It was only a little while later, that she began to confidently embrace her singing ability.

“I was in the car with my parents. And they put on an album that was, had an opera singer on it, but singing something, not from an opera, but like she was singing operatically,” D’Emilio said. “And I [thought], ‘Well, I can do that.’ I was about 10, and my parents said ‘Okay, sure.’ Then I started singing like myself, as opposed to making my voice sound differently like the other kids sing in choir.”

D’Emilio then started taking voice lessons.

“Finally, when I decided to not compare myself or change myself, I was able to pursue the gift that God gave me,” she said.

Now, as a voice instructor and music professor, she helps students embrace their own natural voices.

“As humans, it’s really easy to compare ourselves,” D’Emilio said. “And then that’s how we feel about ourselves – it’s just the comparison, which is not ideal for something.”

These kinds of comparisons can give music students inaccurate ideas as to what their singing should sound like.

“It can be demotivating,” she said.“It can give us false expectations, what our voice should be able to do,” D’Emilio said. “God made each one of us uniquely. And what we need to do is bring out who He made.”

She encourages students to consider their voice as part of being fearfully and wonderfully made.

“Our voice is a gift from God, and to try to alter it, or change it or compare his gift to another gift that he’s given,” D’Emilio said. “It’s just not something that I encourage them to do.”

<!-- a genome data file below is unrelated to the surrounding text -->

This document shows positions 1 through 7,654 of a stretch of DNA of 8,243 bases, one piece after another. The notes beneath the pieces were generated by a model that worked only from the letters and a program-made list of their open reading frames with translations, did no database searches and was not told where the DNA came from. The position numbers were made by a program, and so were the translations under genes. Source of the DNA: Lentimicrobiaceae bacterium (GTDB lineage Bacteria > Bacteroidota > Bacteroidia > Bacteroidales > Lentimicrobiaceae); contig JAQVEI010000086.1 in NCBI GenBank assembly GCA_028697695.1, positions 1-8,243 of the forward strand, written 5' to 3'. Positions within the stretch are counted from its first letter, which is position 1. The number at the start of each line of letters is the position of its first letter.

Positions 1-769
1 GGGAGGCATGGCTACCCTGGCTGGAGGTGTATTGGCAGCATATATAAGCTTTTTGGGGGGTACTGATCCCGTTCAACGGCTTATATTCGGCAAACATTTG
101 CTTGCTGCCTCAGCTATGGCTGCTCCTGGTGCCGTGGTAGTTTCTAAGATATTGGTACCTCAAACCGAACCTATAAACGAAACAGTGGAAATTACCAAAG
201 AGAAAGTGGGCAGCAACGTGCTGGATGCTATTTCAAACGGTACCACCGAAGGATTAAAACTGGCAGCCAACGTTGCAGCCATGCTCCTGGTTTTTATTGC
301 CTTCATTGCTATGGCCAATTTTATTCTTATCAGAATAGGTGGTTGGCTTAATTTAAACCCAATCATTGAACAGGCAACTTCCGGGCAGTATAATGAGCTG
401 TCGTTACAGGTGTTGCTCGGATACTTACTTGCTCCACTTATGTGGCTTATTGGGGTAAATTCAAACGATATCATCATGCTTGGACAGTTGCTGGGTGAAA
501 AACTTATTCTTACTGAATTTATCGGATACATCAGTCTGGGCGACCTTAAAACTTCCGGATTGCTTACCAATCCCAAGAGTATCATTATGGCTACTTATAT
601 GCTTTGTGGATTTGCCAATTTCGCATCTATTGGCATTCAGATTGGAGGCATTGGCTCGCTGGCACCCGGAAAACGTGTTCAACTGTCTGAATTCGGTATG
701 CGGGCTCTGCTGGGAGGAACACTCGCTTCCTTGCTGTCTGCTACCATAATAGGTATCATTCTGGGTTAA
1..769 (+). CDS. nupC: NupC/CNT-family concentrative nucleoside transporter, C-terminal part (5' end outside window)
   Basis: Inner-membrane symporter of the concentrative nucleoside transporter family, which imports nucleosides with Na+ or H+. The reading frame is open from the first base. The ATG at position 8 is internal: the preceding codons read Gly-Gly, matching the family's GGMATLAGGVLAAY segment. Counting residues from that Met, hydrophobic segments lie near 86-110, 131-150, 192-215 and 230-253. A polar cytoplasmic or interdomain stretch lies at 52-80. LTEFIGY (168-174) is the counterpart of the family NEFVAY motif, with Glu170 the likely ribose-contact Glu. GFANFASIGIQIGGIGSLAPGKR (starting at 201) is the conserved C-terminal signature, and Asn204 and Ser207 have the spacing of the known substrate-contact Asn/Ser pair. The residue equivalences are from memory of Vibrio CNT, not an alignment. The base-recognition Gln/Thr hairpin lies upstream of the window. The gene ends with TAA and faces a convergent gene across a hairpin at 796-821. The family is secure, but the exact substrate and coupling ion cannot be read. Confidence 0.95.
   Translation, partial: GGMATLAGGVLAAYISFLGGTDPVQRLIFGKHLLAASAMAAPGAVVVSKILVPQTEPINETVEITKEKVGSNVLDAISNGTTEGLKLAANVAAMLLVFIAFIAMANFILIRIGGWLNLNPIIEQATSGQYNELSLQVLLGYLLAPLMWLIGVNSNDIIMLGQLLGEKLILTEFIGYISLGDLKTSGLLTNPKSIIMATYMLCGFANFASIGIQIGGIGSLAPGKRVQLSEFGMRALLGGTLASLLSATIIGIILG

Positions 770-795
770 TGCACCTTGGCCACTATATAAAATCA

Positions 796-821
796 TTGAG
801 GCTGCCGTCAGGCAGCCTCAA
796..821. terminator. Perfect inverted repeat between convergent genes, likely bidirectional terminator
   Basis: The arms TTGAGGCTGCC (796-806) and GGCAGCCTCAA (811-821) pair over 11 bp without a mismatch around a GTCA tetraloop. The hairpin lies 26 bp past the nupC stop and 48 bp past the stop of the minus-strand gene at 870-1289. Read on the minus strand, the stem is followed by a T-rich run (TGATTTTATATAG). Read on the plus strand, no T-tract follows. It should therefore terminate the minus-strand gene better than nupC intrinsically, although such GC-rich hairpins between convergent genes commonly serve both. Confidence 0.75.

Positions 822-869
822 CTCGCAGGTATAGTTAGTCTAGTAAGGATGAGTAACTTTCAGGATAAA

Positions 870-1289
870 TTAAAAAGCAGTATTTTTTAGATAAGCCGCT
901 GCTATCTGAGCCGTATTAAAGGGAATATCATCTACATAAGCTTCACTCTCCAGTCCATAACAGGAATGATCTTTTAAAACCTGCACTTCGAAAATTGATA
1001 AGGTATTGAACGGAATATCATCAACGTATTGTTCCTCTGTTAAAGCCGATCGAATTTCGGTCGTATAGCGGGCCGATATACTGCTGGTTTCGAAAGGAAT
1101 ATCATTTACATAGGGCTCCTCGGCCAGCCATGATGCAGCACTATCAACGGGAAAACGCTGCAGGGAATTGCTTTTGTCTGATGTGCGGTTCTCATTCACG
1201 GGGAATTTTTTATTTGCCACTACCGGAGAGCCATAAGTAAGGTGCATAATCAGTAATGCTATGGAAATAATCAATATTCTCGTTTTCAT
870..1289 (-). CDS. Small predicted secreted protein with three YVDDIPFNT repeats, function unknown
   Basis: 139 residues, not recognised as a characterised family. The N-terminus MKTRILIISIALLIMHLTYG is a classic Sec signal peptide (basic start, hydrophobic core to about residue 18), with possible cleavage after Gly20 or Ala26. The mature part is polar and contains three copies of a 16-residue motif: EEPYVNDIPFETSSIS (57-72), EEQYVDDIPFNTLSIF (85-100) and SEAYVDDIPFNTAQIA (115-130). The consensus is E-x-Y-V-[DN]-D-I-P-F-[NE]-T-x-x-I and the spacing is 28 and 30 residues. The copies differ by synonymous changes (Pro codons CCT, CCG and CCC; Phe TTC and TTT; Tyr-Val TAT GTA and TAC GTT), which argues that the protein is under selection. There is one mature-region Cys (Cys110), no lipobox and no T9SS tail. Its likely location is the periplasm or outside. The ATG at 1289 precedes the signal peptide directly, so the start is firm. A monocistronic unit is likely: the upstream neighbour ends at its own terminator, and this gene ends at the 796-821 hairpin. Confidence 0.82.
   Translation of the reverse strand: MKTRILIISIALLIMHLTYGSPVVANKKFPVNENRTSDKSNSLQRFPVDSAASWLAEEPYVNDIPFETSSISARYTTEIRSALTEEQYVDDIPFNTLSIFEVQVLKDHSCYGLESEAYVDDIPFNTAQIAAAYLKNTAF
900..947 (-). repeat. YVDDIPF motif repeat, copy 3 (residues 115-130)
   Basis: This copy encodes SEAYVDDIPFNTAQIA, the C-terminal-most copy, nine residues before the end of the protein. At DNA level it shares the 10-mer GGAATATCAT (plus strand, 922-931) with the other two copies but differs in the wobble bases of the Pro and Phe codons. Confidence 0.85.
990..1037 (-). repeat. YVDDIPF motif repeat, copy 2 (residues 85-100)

For D’Emilio, that incident singing along with an operatic singer in the car as a child helped her begin to realize her vocal potential. It also helped spark a love of opera.

“It’s just a really exciting and powerful medium of art that I feel I really just connected with,” she said. “It’s the whole experience.”

Like other art forms, opera centers around the human experience.

“[Opera is] human stories. written and performed by humans,” she said. “It just happens sometimes to be in another language; it happens to sometimes be in a style that’s from another musical era and they’re just told so beautifully.”

As an Oberlin College and Conservatory student, D’Emilio trained as a classical vocal performer.

“I knew from a young age that that that was my calling was something in music,” D’Emilio said.“And I thought at the time it was performance, I just didn’t realize that my stage would eventually be the classroom and not the operatic stage alone.”

After getting her master’s degree, she moved back to Oklahoma with her husband.

“We both were pursuing professional opera careers and then he wanted to go to law school,” D’Emilio said. “And so, he moved us here to Oklahoma, so I could be near to my parents.”

It was in Oklahoma that D’Emilio started teaching voice.

“I went out to lunch with one of my old musical influences,” she said. “Now, friend, previously teacher, and the Holy Spirit was kind of sitting in on our conversation.”

A week later, she received an email from OBU offering her a job as an adjunct faculty member.

One of most difficult challenges for D’Emilio was developing how to grade vocal work.